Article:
When you’re making a vital purchase decision it often comes down to balance: features vs price, style vs value. Striking that balance is likely to mean compromising on specs to stay under budget. For those who have a hard time trading down for a less costly item, science has a curious piece of advice: Wear heels.
Two marketing professors at the Marriott School of Management at Brigham Young University have drawn a link between the metaphorical concept of balance, actual physical balance and how the two help you make smart, balanced decisions in the face of shopping temptation. In an August 2013 paper in the Journal of Marketing Research, Jeffrey S. Larson, Ph.D., and Darron M. Billeter, Ph.D., show that being attuned to your sense of balance makes you more likely to buy a product that compromises on cost and features.
And how do you tune into your sense of balance, you ask. Try striking a one-legged tree pose, tilting backwards in your chair, or wearing teeter-tottery high heels. Whether you’re perfectly balanced or feeling fully off-kilter, the heightened awareness of your body’s equilibrium will affect your shopping strategy. “The concept of balance is connected to the concept of parity or equality, which affects choice,” says Larson. Balancing the scales, balancing a checkbook, balancing your responsibilities—they’re all metaphors for equalizing opposing forces. Priming your brain for balance will help you see that the smaller, cheaper version of the product you want isn’t all that different from the top-of-the-line model you can’t afford.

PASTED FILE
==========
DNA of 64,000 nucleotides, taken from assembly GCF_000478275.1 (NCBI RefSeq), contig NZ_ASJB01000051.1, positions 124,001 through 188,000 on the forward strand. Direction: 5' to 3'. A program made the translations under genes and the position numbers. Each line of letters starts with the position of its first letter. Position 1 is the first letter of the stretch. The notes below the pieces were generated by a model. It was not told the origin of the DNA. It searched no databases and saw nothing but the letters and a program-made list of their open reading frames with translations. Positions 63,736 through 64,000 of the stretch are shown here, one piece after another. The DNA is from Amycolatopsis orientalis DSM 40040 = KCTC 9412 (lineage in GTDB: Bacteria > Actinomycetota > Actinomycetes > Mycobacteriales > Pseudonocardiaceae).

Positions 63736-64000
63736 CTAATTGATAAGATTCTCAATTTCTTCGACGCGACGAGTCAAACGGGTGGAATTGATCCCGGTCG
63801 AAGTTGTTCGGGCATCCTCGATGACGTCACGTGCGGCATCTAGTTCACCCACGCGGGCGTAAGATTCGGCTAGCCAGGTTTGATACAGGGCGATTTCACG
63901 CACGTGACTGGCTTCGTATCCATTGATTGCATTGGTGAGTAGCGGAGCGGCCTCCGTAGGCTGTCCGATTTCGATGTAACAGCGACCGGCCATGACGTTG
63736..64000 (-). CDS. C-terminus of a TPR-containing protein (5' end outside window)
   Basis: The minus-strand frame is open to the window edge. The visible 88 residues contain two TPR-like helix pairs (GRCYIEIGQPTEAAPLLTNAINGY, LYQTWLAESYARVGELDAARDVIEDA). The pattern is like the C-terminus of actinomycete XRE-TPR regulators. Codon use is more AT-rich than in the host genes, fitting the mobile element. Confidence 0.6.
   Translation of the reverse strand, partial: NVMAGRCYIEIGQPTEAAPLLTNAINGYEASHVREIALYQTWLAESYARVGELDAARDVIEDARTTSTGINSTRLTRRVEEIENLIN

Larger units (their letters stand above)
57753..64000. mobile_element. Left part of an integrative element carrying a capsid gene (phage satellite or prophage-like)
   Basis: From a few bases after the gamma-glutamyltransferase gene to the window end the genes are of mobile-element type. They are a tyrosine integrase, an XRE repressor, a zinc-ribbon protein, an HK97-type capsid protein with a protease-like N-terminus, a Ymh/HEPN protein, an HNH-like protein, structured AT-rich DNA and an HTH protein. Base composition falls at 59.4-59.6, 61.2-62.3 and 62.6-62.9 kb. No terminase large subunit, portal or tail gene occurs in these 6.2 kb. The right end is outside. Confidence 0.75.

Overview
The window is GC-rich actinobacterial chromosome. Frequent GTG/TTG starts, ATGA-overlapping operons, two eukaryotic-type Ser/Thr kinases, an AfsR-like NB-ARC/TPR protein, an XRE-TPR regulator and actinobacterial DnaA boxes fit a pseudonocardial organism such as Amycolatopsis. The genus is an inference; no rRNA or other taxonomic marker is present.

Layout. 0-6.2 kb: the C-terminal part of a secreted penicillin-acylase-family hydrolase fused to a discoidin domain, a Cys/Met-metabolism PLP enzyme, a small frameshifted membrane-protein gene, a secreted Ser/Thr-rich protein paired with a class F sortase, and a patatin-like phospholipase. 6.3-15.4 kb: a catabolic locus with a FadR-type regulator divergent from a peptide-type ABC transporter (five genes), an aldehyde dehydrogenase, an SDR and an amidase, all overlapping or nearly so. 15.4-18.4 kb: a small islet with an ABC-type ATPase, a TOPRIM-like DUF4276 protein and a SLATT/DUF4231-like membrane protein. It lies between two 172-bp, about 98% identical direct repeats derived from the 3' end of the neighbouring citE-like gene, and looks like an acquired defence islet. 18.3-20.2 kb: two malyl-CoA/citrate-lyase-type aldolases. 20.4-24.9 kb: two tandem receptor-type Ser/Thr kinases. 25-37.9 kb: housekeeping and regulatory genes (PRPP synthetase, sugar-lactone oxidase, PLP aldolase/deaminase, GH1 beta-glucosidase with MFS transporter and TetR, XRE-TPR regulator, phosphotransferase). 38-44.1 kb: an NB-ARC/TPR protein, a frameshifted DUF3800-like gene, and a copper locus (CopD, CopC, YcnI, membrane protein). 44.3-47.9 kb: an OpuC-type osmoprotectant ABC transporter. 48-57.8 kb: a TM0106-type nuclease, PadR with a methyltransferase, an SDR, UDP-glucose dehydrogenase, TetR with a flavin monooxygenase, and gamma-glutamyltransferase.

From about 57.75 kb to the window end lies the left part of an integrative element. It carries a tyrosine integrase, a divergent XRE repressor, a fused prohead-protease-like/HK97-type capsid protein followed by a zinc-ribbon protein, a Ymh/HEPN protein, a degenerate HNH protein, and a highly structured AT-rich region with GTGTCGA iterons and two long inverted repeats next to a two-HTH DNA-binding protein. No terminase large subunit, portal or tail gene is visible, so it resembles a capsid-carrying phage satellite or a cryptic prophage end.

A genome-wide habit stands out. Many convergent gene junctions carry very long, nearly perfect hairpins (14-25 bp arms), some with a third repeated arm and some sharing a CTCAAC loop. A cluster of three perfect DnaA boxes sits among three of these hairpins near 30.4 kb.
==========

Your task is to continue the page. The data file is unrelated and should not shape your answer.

In their experiments, Larson and Billeter had volunteers lean on the back two legs of their chairs, play games on the Wii Fit balance board, stand on one foot or imagine walking on a balance beam while virtually shopping for a printer and a computer. They had three options to choose from: one that was best in one way and the worst in another, one with the reverse attributes and one that was average in both ways. Across the board, the participants who were focused on centering themselves were more likely to buy the product in the middle. Balance begat balance.
“Marketers hope to influence consumers by changing their thoughts and beliefs surrounding a product,” Larson says. “But they are unaware that a consumer’s physical state can also change the way she thinks about and chooses products.”
Until Sony starts putting its showrooms on cruise ships, you can use these findings to your advantage. Go straight from yoga to the mall, stand on one foot while perusing the shelves, or don your sky-highest stilettos. Making your mind focus on standing up may keep you from falling straight into a marketer’s trap.
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